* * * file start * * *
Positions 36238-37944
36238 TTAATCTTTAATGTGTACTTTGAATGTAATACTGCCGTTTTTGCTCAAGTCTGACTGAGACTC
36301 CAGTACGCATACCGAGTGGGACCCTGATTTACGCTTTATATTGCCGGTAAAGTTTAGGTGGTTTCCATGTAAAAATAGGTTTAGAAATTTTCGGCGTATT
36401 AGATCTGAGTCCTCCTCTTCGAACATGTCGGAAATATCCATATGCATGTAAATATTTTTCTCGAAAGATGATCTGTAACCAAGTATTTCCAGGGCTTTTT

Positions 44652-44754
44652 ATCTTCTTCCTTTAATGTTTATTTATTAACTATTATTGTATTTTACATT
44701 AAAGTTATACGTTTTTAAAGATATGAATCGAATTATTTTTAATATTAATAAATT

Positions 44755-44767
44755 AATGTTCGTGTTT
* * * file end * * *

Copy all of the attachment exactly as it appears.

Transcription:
Positions 36238-37944
36238 TTAATCTTTAATGTGTACTTTGAATGTAATACTGCCGTTTTTGCTCAAGTCTGACTGAGACTC
36301 CAGTACGCATACCGAGTGGGACCCTGATTTACGCTTTATATTGCCGGTAAAGTTTAGGTGGTTTCCATGTAAAAATAGGTTTAGAAATTTTCGGCGTATT
36401 AGATCTGAGTCCTCCTCTTCGAACATGTCGGAAATATCCATATGCATGTAAATATTTTTCTCGAAAGATGATCTGTAACCAAGTATTTCCAGGGCTTTTT

Positions 44652-44754
44652 ATCTTCTTCCTTTAATGTTTATTTATTAACTATTATTGTATTTTACATT
44701 AAAGTTATACGTTTTTAAAGATATGAATCGAATTATTTTTAATATTAATAAATT

Positions 44755-44767
44755 AATGTTCGTGTTT